Dimmesdale although a man of great knowledge and imagination becomes obsessed with hiding his secret because he is afraid of losing his Holiness in the people’s eye and being down from his respectable position in society. He strives to remain a part of the town and therefore does not have the ability of perception like those who can look at the townspeople at a distance do. Trusting no man as his friend, Dimmesdale could not recognize his enemy when the latter actually appeared (112). Roger Chillingworth, so determined in his persecution of the man who has wronged him (63), moves in with Dimmesdale, meanwhile pressuring him psychologically all the time to confess his sin. Dimmesdale’s health becomes worse and worse, but he still cannot see that his physician is ruining his life. Dimmesdale conceals his passions, like his love for Hester and desire to redeem his sin by confession in order to remain within the society and is therefore untrue towards himself and other people. However, he reveals his love for Hester and Pearl in the forest meeting. The forest represents a place of secrecy and security. Hester and the pious Reverend Dimmesdale can reveal many secrets and feelings there without having to worry about the confinements of society or the pressures of society. In their forest encounter, Dimmesdale reveals that he has sensed an evil presence around him. That is when Hester reveals the secret that she has kept from him for seven years. She tells him, Thou hast long had such an enemy, and dwellest with him under the same roof (120)! Dimmesdale soon comes to find out the identity of this enemy that dwells under the same roof as he. Once he finds out Chillingworth s identity, he is very cautious, unnoticeable to Chillingworth himself, and plays Chillingworth s own game and outsmarts him in the end.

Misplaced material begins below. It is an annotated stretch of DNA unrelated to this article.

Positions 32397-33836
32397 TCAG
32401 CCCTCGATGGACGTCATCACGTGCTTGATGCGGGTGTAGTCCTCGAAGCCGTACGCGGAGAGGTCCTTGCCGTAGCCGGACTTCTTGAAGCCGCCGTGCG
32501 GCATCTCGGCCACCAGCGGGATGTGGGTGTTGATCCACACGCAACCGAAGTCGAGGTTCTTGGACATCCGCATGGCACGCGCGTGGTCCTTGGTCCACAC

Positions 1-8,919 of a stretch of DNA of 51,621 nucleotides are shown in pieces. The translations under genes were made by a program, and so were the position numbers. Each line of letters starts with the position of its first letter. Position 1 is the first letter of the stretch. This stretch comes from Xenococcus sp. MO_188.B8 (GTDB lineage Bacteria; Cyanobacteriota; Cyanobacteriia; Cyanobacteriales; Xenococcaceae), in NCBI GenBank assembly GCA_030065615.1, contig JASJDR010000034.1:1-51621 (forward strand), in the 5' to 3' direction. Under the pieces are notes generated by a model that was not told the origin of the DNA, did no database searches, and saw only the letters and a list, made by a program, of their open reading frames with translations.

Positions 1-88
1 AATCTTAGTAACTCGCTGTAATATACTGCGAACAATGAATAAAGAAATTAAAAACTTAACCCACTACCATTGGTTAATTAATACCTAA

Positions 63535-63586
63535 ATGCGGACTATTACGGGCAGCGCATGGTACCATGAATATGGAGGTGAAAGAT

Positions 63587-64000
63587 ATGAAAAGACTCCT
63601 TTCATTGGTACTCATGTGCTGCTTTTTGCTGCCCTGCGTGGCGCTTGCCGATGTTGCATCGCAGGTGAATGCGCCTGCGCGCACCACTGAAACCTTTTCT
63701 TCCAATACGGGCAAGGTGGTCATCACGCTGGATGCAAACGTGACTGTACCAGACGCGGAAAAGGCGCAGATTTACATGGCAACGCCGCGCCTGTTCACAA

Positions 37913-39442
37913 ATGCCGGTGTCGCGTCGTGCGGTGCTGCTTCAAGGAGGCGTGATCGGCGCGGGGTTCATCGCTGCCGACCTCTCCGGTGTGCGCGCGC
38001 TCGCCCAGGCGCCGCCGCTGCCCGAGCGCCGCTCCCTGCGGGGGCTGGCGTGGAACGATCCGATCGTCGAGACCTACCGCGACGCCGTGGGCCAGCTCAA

Another character in the story who possesses magical perception is Mistress Hibbins. She is a venerable witch-lady (130) and a bitter-tempered sister (99). A few years later, [she] was executed as a witch. During her life, she is the woman viewed as Satan’s snare (100), the evil to remain unnoticed by any respectable member of the society. The crowd gave way before her, and seemed to fear the touch of her garment as if it carried a plague among its gorgeous folds (212). However, Mistress Hibbins has the ability to see as well. She knows other people’s secrets and talks to them openly about them, but she does not spread them around as gossip, unlike the townspeople who gossip. She says to Hester, about Hester’s secret meeting with Dimmesdale in the woods, Couldst thou surely tell, Hester, whether he was the same man that encountered thee on the forest-path? I know, Hester, for I behold the token (213). Even though she is supposedly satanic, Mistress Hibbins has no pretense or falseness in her. Pearl, who accepts only the most natural people and things, talks eagerly (213) to her, and calls her good Mistress Hibbins (213). Mistress Hibbins tells Hester, during Dimmesdale s last sermon, Yonder that divine man! That saint on earth, as the people uphold him to be, and as I must needs say he really looks! Who, now, that saw him pass in the procession, would think how little while it is since he went forth out of his study Couldst thou surely tell, Hester, whether he was the same man that encountered thee on the forest-path (125)! This is saying that Mistress Hibbins, also, has the sixth-sense ability to see the sin in other sinners souls. She probably obtained this power by selling her soul to the Black Man. Mistress Hibbins may be satanic, but she does not hide it or act in any way fake, like Dimmesdale or Chillingworth for example.